The road traffic police chief Mohammad Hossein Hamidi had commented on the issue in March saying, “In comparison to the weak and unsafe vehicles made inside Iran, many of the imported second-hand vehicles that have been on the roads for 10 years, lead to no injuries or deaths for the passengers even in major accidents.

However, domestic-made vehicles in the same accidents see all the passengers lose their lives.”
“Making the vehicles safe will reduce Iran’s road accident casualties by at least 40 to 45 percent,” he added.

The road traffic police chief Mohammad Hossein Hamidi had commented on the issue in March saying, “In comparison to the weak and unsafe vehicles made inside Iran, many of the imported second-hand vehicles that have been on the roads for 10 years, lead to no injuries or deaths for the passengers even in major accidents.

However, domestic-made vehicles in the same accidents see all the passengers lose their lives.”
“Making the vehicles safe will reduce Iran’s road accident casualties by at least 40 to 45 percent,” he added.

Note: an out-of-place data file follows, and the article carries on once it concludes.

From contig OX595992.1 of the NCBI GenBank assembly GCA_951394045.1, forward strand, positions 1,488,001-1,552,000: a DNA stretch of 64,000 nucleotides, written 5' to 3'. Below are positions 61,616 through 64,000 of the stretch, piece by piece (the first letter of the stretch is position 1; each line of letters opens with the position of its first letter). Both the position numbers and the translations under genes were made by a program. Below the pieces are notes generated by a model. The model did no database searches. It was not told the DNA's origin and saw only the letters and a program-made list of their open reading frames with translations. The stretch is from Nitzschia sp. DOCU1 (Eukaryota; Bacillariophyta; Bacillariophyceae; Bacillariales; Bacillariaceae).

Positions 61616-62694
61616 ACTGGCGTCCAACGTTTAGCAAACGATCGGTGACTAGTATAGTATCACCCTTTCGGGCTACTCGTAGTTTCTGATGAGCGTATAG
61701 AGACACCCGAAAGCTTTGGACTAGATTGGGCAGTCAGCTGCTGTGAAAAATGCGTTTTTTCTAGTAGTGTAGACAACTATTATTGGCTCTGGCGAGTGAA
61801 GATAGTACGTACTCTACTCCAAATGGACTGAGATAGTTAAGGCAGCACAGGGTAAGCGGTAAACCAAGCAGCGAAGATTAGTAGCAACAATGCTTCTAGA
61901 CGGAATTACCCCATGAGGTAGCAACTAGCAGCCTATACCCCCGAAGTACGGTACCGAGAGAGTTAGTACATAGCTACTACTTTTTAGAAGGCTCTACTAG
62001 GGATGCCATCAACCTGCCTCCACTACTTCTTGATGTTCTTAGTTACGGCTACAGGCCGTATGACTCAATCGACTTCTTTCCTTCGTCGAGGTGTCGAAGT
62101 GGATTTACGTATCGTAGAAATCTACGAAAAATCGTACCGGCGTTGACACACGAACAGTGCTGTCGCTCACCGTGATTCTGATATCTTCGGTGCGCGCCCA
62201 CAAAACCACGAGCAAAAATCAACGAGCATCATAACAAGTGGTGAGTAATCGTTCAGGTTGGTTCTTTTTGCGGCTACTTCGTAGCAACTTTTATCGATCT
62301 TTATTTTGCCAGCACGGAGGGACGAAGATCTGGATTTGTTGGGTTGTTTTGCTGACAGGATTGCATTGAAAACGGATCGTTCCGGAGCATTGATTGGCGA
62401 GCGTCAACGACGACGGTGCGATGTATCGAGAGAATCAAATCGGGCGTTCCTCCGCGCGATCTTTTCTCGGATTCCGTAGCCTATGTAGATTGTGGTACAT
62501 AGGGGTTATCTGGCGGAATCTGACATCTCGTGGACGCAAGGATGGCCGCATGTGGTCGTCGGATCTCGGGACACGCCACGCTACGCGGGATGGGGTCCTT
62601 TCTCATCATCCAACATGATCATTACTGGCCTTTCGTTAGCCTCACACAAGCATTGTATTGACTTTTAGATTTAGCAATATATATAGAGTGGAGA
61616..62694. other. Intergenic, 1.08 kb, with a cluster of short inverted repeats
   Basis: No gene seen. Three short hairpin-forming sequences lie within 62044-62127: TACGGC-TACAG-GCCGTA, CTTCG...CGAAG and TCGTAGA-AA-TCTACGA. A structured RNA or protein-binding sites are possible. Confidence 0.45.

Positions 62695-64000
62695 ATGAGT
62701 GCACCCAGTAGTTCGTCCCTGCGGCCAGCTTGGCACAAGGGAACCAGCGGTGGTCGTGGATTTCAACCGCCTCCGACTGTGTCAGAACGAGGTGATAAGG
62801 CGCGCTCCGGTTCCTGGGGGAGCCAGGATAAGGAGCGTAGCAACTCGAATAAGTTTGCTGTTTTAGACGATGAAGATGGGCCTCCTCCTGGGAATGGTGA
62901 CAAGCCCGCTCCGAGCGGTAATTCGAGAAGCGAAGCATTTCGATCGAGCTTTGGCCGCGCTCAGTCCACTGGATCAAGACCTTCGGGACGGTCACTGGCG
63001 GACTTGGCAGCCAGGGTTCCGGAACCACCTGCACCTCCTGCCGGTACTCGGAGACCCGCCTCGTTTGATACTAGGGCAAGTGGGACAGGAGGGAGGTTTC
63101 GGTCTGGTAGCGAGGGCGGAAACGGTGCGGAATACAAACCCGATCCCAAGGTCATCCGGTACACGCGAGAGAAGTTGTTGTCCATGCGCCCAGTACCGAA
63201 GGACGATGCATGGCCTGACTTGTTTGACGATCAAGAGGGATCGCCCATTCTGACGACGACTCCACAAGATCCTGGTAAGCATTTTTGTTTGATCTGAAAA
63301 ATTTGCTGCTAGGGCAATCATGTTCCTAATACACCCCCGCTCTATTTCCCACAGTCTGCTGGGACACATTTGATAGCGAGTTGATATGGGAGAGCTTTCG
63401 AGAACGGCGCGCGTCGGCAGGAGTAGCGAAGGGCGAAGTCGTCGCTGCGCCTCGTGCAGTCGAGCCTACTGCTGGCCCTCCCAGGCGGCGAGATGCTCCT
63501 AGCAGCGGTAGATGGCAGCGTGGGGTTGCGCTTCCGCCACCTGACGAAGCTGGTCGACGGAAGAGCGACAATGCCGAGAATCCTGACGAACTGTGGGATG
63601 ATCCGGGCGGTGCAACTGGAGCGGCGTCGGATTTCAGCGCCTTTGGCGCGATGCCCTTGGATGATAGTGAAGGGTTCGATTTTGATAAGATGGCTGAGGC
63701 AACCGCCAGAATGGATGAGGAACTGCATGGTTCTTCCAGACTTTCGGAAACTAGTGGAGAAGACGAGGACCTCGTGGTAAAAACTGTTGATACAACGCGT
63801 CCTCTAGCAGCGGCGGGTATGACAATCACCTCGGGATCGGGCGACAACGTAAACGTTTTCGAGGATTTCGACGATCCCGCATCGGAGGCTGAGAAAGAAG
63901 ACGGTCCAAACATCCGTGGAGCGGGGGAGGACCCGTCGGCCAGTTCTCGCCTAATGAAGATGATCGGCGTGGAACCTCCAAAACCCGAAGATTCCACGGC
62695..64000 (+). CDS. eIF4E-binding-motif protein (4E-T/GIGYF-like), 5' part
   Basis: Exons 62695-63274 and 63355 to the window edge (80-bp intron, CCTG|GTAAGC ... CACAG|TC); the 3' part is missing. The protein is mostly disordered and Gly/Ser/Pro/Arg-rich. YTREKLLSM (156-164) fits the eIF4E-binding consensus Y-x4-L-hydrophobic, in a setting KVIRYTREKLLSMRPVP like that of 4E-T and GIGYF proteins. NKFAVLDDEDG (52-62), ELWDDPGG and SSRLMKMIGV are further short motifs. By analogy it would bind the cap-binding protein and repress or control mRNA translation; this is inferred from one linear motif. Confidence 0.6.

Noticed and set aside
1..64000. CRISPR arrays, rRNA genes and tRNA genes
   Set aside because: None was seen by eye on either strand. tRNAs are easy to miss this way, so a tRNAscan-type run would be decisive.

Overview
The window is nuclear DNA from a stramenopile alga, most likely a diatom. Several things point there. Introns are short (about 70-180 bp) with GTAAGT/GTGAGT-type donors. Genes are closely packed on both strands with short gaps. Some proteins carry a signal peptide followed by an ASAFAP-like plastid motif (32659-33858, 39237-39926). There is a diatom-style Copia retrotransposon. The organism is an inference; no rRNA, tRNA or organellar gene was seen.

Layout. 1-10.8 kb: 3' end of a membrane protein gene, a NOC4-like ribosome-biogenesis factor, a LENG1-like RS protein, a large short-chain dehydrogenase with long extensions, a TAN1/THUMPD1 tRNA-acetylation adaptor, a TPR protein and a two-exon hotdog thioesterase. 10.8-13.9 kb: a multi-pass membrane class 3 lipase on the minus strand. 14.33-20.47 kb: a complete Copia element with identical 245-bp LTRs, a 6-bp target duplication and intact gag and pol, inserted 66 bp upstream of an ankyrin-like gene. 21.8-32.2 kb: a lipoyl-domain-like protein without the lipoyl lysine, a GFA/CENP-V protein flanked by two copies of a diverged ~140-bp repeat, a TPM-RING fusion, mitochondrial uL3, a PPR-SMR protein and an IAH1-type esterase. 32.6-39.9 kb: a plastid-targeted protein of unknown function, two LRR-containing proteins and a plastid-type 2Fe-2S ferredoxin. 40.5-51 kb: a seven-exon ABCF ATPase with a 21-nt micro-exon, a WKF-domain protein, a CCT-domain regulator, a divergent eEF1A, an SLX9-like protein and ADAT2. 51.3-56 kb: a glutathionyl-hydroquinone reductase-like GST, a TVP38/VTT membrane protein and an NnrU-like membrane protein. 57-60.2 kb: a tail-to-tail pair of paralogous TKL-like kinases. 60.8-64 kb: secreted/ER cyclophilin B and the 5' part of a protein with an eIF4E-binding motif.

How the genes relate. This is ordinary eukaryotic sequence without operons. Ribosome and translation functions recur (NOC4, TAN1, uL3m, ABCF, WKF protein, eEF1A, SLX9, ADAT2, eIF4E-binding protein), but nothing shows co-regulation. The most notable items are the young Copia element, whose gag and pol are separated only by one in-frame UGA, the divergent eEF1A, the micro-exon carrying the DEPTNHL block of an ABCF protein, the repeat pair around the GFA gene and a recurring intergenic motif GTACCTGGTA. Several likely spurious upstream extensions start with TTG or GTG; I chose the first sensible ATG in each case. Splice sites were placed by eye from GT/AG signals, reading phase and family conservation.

Poor roads

According to officials involved in the regime’s Road and Construction Ministry, and the police, the main reason behind road accidents in Iran are the country’s very poor road conditions, being very old without necessary standards and poorly maintained, particularly in mountainous regions.
“The roads from Mazandarn (northern Iran) to the capital are more than 80 years old, no longer meeting today’s traffic volume and technology demands,” according the state-run ISNA news agency.

Facts and figures

Out of 190 countries, Iran has more deadly car accidents on the roads, immediately after Sierra Leone, a report compiled by the country’s Central Insurance’s research department says.

Speaking at the fringes of a ceremony commemorating car accident victims, traffic police chief, Taqi Mehri, said that 16,201 people lost their lives in car accidents in Iran, during the last Iranian calendar year (March 20, 2016-March 21, 2017).

“Since 2005, 277,000 have been killed and 4,300,000 injured in car accidents across the country,” said the Islamic Revolution Guards Corps General Mehri, adding, “Fifty percent of those killed in car accidents are 20-50-year old, while 8% of the victims are children.”

Meanwhile, without elaboration, Mehri admitted that there are 3400 dangerous driving spots, nearly 2000 of them at the periphery of the cities in the country.